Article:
Certified financial planner certification professional education program income tax planning
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CERTIFIED FINANCIAL PLANNER CERTIFICATION PROFESSIONAL EDUCATION PROGRAM Income Tax Planning. Module 5 Passive Activity Losses & Related Topics. Learning Objectives.

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CERTIFIED FINANCIAL PLANNER CERTIFICATION PROFESSIONAL EDUCATION PROGRAM Income Tax Planning

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Certified financial planner certification professional education program income tax planning

CERTIFIED FINANCIAL PLANNER CERTIFICATION PROFESSIONAL EDUCATION PROGRAMIncome Tax Planning

Module 5Passive Activity Losses & Related Topics


Learning objectives

Learning Objectives

5–1: Identify legal forms or structures a direct participation program may use and the tax and nontax considerations in selecting a form.

5–2: Identify tax mechanisms that enable direct participation programs to provide specific tax advantages.

5–3: Identify factors that may limit the availability of federal income tax benefits from a direct participation program.

5–4: Identify rules, deductions, or benefits related to a direct participation program.

5–5: Identify requirements that must be met to qualify for a special tax benefit available from a direct participation program.

 5–6: Evaluate a situation to select the most appropriate direct participation program, if any.

5–7: Analyze a situation to calculate the allowable deductions under the passive activity loss rules.

5–8: Identify rules related to a vacation, or second, residence.

5–9: Analyze a situation to calculate the allowable deductions under the vacation home rules.


Questions to get us warmed up

Questions to Get Us Warmed Up


Learning objectives1

Learning Objectives

5–1: Identify legal forms or structures a direct participation program may use and the tax and nontax considerations in selecting a form.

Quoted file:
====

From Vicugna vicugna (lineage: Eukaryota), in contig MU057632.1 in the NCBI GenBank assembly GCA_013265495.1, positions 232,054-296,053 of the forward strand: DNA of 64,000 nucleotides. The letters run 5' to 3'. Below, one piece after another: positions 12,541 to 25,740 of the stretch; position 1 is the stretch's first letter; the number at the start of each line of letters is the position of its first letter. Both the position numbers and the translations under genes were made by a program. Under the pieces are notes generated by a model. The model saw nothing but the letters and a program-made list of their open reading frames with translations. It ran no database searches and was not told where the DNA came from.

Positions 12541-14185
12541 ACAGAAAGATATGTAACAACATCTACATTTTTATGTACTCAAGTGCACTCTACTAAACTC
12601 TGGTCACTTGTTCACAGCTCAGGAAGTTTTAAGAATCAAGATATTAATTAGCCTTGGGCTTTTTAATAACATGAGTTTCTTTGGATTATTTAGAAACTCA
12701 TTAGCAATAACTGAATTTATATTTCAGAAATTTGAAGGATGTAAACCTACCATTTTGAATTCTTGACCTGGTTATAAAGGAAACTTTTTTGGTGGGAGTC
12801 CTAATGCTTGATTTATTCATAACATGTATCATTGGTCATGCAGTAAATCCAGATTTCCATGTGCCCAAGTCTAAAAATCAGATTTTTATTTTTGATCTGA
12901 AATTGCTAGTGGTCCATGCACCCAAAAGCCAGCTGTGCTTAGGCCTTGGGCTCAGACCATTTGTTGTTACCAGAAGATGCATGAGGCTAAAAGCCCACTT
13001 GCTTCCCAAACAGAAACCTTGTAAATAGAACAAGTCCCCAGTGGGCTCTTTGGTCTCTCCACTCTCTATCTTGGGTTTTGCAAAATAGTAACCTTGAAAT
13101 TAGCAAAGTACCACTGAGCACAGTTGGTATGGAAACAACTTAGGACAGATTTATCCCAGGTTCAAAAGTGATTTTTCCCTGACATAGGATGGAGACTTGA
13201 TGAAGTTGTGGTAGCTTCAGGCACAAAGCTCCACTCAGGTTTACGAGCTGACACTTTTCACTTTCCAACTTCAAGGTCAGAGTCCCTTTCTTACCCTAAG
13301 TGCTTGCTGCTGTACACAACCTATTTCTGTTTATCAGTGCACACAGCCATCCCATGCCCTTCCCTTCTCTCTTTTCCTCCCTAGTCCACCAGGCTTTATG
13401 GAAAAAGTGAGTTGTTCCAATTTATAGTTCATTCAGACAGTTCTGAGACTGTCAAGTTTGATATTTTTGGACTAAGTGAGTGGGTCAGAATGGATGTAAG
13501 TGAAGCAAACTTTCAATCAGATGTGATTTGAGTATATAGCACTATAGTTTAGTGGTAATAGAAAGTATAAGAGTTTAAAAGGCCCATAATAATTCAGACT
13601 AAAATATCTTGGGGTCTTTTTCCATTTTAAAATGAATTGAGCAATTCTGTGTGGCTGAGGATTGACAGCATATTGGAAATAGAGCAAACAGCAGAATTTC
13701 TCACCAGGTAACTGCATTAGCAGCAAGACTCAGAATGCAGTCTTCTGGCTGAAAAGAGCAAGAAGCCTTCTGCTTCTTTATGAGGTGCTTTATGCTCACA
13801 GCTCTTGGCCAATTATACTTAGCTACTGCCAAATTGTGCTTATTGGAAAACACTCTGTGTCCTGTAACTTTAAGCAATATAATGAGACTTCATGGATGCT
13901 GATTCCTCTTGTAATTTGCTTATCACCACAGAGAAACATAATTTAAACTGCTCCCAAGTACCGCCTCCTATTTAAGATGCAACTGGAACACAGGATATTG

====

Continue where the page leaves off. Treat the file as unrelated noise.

5–2: Identify tax mechanisms that enable direct participation programs to provide specific tax advantages.

5–3: Identify factors that may limit the availability of federal income tax benefits from a direct participation program.

5–4: Identify rules, deductions, or benefits related to a direct participation program.

5–5: Identify requirements that must be met to qualify for a special tax benefit available from a direct participation program.

5–6: Evaluate a situation to select the most appropriate direct participation program, if any.

5–7: Analyze a situation to calculate the allowable deductions under the passive activity loss rules.

5–8: Identify rules related to a vacation, or second, residence.

5–9: Analyze a situation to calculate the allowable deductions under the vacation home rules.


Direct participation programs dpp

Direct Participation Programs (DPP)

DPP is simply a conduit entity.

Advantages

Disadvantages


Direct participation programs dpp1

Direct Participation Programs (DPP)

Advantages

Disadvantages


Direct participation programs dpp2

Direct Participation Programs (DPP)

Advantages

Disadvantages


Tax mechanisms

Tax Mechanisms


Tax advantaged investment

Tax-Advantaged Investment

Factors Limiting Effectiveness of a Tax-Advantaged Investment

  • Limitation on Losses and Credits from Passive Activities: Limits a taxpayer’s ability to use losses or credits to reduce the tax due on active or portfolio income

  • Substantial Economic Effect: Limits the use of special allocations

  • At-Risk Rules: Limit the use of leverage—not as risk for nonrecourse financing—generally

  • Alternative Minimum Tax (AMT): Limits a taxpayer’s ability to reduce overall tax liability by imposing a tax on alternative minimum taxable income, which includes preference items and adjustments


Factors to consider

Factors to Consider

  • Need for Liquidity: Many direct participation programs lack liquidity; Master limited partnerships are an exception

  • Need to Preserve Capital: Many direct participation programs involve significant risk

  • Unused Passive Losses: need passive income generators (PIGs): Direct participation programs that generate passive income are most suitable for those who have unused passive losses

  • Low Marginal Income Tax Bracket: Clients in a low income tax bracket derive the least advantage from tax-advantaged investments

  • Alternative Minimum Tax Problems: Investment in direct participation programs may cause even greater alternative minimum tax problems


Learning objectives2

Learning Objectives

5–1: Identify legal forms or structures a direct participation program may use and the tax and nontax considerations in selecting a form.